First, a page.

Neither did young White men feel effectively represented by political parties—institutions that can offer an entry point into the ecosystem of electoral engagement at the national and local levels. Past CIRCLE research has found that young people overall are more reticent to identify as members of political parties and more doubtful of their efficacy, and among White men, this skepticism was even more apparent. Fewer than 3 in 10 young White men said that being a member of a political party amplified their voices, lower than the 39% of young women and the 38% of young men of color who said the same. Just 19% of young White men said they would even consider joining a political party if they knew how to do so locally—a rate less than half that of young women of color and significantly below those of young men of color and young White women. Furthermore, over half of young White men said that party leaders sometimes prevented their preferred candidates from running, a significantly higher rate than that of all other groups and a potential motivation for their distrust in parties. It is perhaps not surprising, then, that before the 2018 midterms, young White men supported third-party candidates at the highest rate among all youth.
Our polling data also suggests that young White men’s sense of political efficacy does not necessarily reflect or translate to a desire to participate alongside their peers. In the lead-up to the 2018 midterms, young White men received the least amount of contact from other young people about political issues or elections, and they were least likely to report an increase in the number of young people in their communities who were talking about politics and elections. Not only did young White men seem disconnected from the activism of other young people, but they were also the least willing to assign blame to older generations or consider them in opposition to their own. Young White men were the least likely to worry that “older generations haven’t thought enough about young people’s futures” and the least likely to agree with a stronger version of that statement: “Older generations haven’t done enough to secure our future—it’s time to do something and change things for the better ourselves.”
In short, even while young White men report strong trust in their own abilities to participate in politics, our data suggest that in some key ways they feel more detached from the ecosystem of political engagement than other youth. Only 37% of all young White men said they feel part of a group or movement that was voting to express their views—a rate between 9 and 19 percentage points lower than all other groups.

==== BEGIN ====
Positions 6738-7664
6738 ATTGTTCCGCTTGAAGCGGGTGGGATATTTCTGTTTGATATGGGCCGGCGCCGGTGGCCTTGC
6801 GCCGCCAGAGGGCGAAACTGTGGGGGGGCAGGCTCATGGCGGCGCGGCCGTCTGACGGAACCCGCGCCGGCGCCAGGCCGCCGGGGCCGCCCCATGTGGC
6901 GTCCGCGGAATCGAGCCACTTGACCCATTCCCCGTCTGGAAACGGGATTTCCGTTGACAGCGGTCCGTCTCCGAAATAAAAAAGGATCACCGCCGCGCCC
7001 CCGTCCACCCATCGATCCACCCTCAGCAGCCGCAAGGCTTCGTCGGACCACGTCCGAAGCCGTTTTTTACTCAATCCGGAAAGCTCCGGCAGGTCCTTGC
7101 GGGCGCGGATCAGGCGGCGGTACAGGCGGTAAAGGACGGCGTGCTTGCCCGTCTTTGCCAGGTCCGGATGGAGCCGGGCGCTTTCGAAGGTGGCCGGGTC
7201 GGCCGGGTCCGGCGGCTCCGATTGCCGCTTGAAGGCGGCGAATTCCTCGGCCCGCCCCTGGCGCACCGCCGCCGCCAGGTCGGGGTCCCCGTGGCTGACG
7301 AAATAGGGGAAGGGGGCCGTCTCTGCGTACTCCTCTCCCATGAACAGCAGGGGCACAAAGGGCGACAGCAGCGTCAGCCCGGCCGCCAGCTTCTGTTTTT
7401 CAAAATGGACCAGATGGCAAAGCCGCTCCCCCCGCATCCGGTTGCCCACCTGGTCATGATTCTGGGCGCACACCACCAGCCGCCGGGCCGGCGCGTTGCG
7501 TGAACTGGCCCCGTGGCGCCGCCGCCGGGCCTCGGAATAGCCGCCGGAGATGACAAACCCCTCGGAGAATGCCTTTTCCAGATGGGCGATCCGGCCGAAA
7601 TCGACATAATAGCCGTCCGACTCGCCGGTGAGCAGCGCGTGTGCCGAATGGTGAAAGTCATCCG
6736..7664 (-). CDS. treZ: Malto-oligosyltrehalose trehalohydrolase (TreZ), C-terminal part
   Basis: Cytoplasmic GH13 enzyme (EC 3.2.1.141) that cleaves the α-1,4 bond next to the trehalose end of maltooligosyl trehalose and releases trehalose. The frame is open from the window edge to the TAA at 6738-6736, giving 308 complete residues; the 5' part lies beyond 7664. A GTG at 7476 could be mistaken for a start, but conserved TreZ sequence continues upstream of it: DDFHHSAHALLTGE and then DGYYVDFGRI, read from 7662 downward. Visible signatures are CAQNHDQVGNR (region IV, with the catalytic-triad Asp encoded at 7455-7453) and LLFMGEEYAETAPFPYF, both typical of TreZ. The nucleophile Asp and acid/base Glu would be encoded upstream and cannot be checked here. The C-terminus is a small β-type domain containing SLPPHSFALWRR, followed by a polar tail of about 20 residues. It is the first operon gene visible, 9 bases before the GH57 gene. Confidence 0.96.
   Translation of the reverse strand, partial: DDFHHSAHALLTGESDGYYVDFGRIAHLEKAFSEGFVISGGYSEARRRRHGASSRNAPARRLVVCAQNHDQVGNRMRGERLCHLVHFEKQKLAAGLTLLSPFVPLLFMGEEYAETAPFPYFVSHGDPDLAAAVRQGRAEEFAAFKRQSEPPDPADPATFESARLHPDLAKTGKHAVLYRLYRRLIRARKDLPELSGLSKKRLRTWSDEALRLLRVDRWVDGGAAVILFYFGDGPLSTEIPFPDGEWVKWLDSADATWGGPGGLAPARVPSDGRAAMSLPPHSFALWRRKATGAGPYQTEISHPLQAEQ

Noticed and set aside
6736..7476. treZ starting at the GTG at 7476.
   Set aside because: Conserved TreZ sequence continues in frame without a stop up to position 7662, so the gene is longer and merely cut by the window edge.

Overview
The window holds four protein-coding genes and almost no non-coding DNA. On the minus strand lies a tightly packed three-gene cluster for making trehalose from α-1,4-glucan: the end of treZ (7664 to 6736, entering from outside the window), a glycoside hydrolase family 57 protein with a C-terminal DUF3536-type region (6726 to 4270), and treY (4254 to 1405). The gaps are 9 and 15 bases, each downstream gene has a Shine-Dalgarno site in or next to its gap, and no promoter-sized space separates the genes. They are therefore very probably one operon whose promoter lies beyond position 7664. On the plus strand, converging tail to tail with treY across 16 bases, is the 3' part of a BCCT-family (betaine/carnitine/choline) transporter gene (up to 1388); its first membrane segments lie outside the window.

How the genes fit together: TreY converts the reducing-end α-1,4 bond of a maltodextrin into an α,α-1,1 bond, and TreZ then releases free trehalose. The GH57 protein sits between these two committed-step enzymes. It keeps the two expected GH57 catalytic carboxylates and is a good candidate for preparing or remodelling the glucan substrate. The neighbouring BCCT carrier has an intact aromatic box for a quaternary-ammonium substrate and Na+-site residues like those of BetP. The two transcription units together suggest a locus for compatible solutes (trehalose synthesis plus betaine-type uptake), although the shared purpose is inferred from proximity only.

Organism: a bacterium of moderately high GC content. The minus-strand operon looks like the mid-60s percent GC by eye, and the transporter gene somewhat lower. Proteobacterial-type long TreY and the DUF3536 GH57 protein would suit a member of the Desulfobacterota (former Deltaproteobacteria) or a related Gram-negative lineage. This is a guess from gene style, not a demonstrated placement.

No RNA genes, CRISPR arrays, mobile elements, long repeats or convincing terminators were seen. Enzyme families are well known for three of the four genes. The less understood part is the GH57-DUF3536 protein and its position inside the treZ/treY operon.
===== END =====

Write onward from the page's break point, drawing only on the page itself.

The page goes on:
Young White Men Less Likely to Engage through Civic and Political Action
The confidence of young White men in their own ability to participate raises another notable incongruity: this belief often fails to translate into actually participating in politics outside of the voting booth. Our polling data from the 2018 electoral cycle reveals that young White men are less likely to have participated in democratic processes through a variety of civic actions, especially in the context of political campaigns and issue-based activism.
We asked youth in our survey about how often they performed any of a series of civic actions like volunteering for campaigns, supporting candidates for office, or advocating for issues they care about. Across 15 specific actions, ranging from following a campaign on social media to participating in acts of civil disobedience, we gauged whether young people had done these actions previously or would consider taking these actions in the future. Just 18% of all young White men said they performed at least one of these actions, a lower rate than young men of color, young women of color, and young White women. Young White men also expressed the most aversion to even the possibility of taking one of these actions; for most of the 15 measures, they had the lowest rates of either having done the action already or considering the action in the future. We also found that, as one might expect for a group of youth that’s largely skeptical about political parties, young White men were especially disinterested in traditional political activism associated with parties and campaigns—like volunteering for a campaign, attending a campaign rally, or donating to a party or campaign.
Young White men bucked this trend in two notable areas where they showed equal or greater interest in performing civic actions compared to other youth. The first was in lower-effort political activities, such as displaying a sticker supporting a candidate or following candidates on social media. Young White men reported having done both activities, or being inclined to perform them in the future, at higher rates than young men of color and similar rates to young women of color (though still at lower rates than young White women). The gap between these less time-consuming actions and higher-effort actions like volunteering for a campaign seem to indicate that, for young White men, deeper investment in electoral politics was relatively less appealing in the 2018 electoral cycle.